“Sometimes it's like there's a competition to see who has the most hectic schedule this time of year,” My friend was talking about how pressured she felt to socialize and pack.her schedule with activities during the holiday season.
Often, the expectation is that we WANT to have a lot to do: parties, shopping, baking and cooking, wrapping, sending out cards. We may feel strange not having a full schedule. But as my friend said, ”it’s all too much at times.”
We may feel pressure to socialize with people we don’t even like, the office Christmas party being one example. We may work with people we get along with but wouldn’t choose to spend time with. Throw in alcohol, loud music, annoying party games and holiday eating, their significant others, our significant others, and this can feel like a burden. Add in all the parties your significant other feels obliged to attend, and pretty soon, your schedule is overflowing.
I told my friend about traditions around the holiday season, how in medieval Europe, people would take time off from regular chores except for the absolutely urgent things like milking the cow or feeding the animals. They’d eat, drink, visit, play games, sing songs, tell stories. There were celebrations in the village or the town, and celebrating a festival was like an obligation. My friend pointed out that in modern times, we don't take time off work or school, yet we still want to do all this merrymaking,
Our work schedules can be even more hectic this time of year, with limited holiday hours and year-end deadlines, our kids have extra activities, music recitals, concerts, rehearsals, all on top of preparations for our own celebrations. Besides cooking, shopping and decorating. these may include getting ready to travel or host out-of-town guests. We’re trying to cram a lot of extra activities into the same 24 hour days we have the rest of the year.
If it feels like you don't have time for your favourite activities because of pressure to do more and more, look at the balance between what you really love and enjoy during the holidays, and what you feel obliged to do, especially if that pressure comes from the media, or from people who don't actually matter to you. The people you work with may be friends, but they may be people you tolerate or get along with well enough. but wouldn’t choose to spend time with. Maybe family members or in-laws are pressing you to do more with them than you enjoy or will fit with your other obligations. How important are their opinions compared with the feelings and opinions of the people you love most? The latter list needs to include yourself.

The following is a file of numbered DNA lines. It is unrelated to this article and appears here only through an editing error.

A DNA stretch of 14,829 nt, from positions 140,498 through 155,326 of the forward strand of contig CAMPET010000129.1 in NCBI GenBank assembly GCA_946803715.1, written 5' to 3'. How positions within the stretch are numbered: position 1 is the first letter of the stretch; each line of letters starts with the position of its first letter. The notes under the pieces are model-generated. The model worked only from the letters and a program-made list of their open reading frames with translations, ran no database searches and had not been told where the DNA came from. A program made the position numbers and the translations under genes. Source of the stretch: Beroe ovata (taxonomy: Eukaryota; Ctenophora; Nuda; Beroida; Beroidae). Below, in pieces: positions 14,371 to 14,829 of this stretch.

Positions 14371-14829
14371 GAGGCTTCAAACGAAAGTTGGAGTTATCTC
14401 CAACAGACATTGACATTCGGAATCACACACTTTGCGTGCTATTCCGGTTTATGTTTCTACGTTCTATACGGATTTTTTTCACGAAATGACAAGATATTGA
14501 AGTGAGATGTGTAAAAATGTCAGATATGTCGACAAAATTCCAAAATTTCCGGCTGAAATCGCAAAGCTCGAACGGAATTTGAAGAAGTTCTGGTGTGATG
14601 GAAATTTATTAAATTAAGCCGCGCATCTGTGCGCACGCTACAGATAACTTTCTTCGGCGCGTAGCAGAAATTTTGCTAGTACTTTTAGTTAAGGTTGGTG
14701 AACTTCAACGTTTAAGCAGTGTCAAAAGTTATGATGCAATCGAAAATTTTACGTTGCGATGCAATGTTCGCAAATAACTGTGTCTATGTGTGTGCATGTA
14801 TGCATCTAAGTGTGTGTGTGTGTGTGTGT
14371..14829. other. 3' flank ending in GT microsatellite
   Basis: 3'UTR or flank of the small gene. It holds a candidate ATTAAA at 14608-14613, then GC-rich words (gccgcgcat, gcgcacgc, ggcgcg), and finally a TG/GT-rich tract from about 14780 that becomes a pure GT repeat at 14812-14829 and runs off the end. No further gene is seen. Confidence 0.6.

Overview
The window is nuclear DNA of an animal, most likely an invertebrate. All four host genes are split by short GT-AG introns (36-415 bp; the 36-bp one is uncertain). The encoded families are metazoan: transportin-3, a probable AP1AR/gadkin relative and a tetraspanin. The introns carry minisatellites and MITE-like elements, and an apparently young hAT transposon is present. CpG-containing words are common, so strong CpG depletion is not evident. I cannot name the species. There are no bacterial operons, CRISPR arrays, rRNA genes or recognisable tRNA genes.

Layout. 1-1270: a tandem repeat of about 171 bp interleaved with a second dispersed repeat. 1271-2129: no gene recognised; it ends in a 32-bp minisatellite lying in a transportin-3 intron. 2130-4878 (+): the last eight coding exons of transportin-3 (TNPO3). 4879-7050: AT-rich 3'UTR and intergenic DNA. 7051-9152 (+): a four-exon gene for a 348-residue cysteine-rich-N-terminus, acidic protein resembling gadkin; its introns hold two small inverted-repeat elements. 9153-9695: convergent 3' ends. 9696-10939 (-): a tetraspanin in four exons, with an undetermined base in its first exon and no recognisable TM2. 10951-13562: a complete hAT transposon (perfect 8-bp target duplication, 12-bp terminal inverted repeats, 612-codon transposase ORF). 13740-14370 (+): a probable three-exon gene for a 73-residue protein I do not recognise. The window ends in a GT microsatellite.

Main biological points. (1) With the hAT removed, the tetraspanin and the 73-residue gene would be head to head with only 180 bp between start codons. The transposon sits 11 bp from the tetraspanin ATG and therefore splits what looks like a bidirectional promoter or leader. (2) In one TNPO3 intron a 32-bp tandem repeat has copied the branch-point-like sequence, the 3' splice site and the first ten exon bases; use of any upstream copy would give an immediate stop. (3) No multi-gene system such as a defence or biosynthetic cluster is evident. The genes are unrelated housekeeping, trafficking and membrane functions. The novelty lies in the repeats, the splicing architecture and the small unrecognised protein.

It's important to think about what you value most in your life as a whole, especially during the holiday season. Make sure you block off time for things you enjoy doing, with family or close friends, for other projects you like to get involved with like choir, charity activities, outdoor sports, seasonal festivals and rituals, for spending time alone, and with close family or your significant other.
You’re allowed to say no. Think ahead to find diplomatic ways of turning down an invitation. That might be, “we have other plans,” or “I’m not available.” You can follow up with, “it’s such a hectic time of year, isn’t it?” and let the other person draw their own conclusions. You don’t need to explain yourself or justify your preferences.
If it’s someone you value and want to maintain a good relationship with, you can make a different plan with them that doesn’t make you feel harried. That might be a lunch date early in the New Year where you exchange cards or gifts. Maybe include friends with a casual family activity, like going skiing or taking a walk on New Year’s Day.
If you decide you need to say no, it can help if you have an alternative. I know people who make a seasonal treat, like cookies or special popcorn, and have a scheduled day they drop these off at people’s homes or offices, which means they’re sure to have contact, but they control how long they stay. “Great seeing you, gotta get the rest of these delivered! Have a great Christmas!” If you make this a habit, then get an invitation you need to turn down, you can soften the blow with, “but I’ll see you when I drop off your cookies on Christmas Eve!”
You can also counter with an invitation of your own, where you control the time and event. I know people who have a champagne brunch the day after Christmas: they supply the coffee, champagne and orange juice, griddles and pancake mix, you bring your favourite bubbly, and pancake toppings or crepe fillings. Any time after 10 am and they kick everybody out by 2.
Another family had a musical evening between Christmas and New Year’s, “Come as you are, any time after 6,” BYOB, a few people brought instruments and there was a piano and song sheets. Once everybody arrived, we ordered pizza, on the theory we were all tired of turkey and fancy occasions by then, but we still wanted to get together. It was festive, but not onerous.
Find ways you enjoy socializing so it makes it easier to turn down activities you don’t enjoy or that make you feel harried. And don’t feel bad about not agreeing to every possible invitation, as long as you’re sensitive about how you refuse.
It can be hard to opt out of certain activities, but we all have only 168 hours in a week. At this time of year, make sure some of those hours are spent doing something you enjoy with the people you love.